In the United States, Labor Day is a federal holiday observed on the first Monday in September.
In 1916, President Woodrow Wilson issued a proclamation that officially established June 14 as Flag Day; in August 1949,
National Flag Day was established by an Act of Congress.
The first Labor Day in the United States was celebrated on September 5, 1882 in New York City. In the aftermath of the deaths of a number of
workers at the hands of the US military and US Marshals during the 1894 Pullman Strike, President Grover Cleveland put reconciliation
with Labor as a top political priority. Fearing further conflict, legislation making Labor Day a national holiday was rushed through
Congress unanimously and signed into law a mere six days after the end of the strike. President Cleveland was also concerned that aligning a
US labor holiday with existing international May Day celebrations would stir up negative emotions linked to the Haymarket Affair. All 50 U.S.
states have made Labor Day a state holiday.
The form for the celebration of Labor Day was outlined in the first proposal of the holiday: A street parade to exhibit to the
public "the strength and esprit corps of the trade and labor organizations," followed by a festival for the workers and their families.
This became the pattern for Labor Day celebrations. Speeches by prominent men and women were introduced later, as more emphasis was placed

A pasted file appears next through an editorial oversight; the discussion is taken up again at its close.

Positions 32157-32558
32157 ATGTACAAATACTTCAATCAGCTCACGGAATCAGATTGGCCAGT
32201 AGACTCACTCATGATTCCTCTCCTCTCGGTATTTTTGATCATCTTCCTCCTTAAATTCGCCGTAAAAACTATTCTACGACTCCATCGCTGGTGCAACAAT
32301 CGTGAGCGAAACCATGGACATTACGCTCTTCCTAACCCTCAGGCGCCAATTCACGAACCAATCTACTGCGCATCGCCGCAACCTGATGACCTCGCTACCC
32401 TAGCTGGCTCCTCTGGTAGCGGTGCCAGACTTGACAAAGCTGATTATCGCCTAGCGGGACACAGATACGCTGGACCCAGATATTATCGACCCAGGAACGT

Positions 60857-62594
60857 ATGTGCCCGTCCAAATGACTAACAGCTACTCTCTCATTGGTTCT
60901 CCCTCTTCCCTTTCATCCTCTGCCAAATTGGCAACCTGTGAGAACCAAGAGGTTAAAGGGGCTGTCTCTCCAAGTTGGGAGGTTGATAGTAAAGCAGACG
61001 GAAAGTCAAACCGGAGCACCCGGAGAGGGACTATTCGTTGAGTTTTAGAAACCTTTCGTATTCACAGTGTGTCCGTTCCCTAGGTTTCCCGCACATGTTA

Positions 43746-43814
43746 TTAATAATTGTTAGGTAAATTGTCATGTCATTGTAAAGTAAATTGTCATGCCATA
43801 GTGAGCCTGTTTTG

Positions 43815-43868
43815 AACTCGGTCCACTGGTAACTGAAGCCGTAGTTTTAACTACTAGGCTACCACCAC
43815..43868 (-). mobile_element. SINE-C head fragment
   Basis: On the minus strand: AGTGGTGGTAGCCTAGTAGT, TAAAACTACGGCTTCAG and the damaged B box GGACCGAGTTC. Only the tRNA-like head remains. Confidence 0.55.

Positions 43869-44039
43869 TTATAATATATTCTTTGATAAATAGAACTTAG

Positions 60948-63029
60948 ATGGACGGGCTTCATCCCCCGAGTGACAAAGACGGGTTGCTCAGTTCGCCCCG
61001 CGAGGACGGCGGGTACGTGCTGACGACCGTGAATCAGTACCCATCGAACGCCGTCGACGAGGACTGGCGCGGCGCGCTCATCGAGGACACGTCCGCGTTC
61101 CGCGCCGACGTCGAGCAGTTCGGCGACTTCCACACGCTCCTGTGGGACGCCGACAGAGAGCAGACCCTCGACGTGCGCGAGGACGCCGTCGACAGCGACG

upon the economic and civil significance of the holiday. Still later, by a resolution of the American Federation of Labor convention of
1909, the Sunday preceding Labor Day was adopted as Labor Sunday and dedicated to the spiritual and educational aspects of the labor movement.
Traditionally, Labor Day is celebrated by most Americans as the symbolic end of the summer. The holiday is often regarded as a day of
rest and parades. Speeches or political demonstrations are more low-key than May 1 Labor Day celebrations in most countries, although
events held by labor organizations often feature political themes and appearances by candidates for office, especially in election years.
Forms of celebration include picnics, barbecues, fireworks displays, water sports, and public art events. Families with school-age
children take it as the last chance to travel before the end of summer recess. Similarly, some teenagers and young adults view it as
the last weekend for parties before returning to school. Traditionally, Labor Day may also be the last weekend that public pools are open at
public parks and facilities across the country.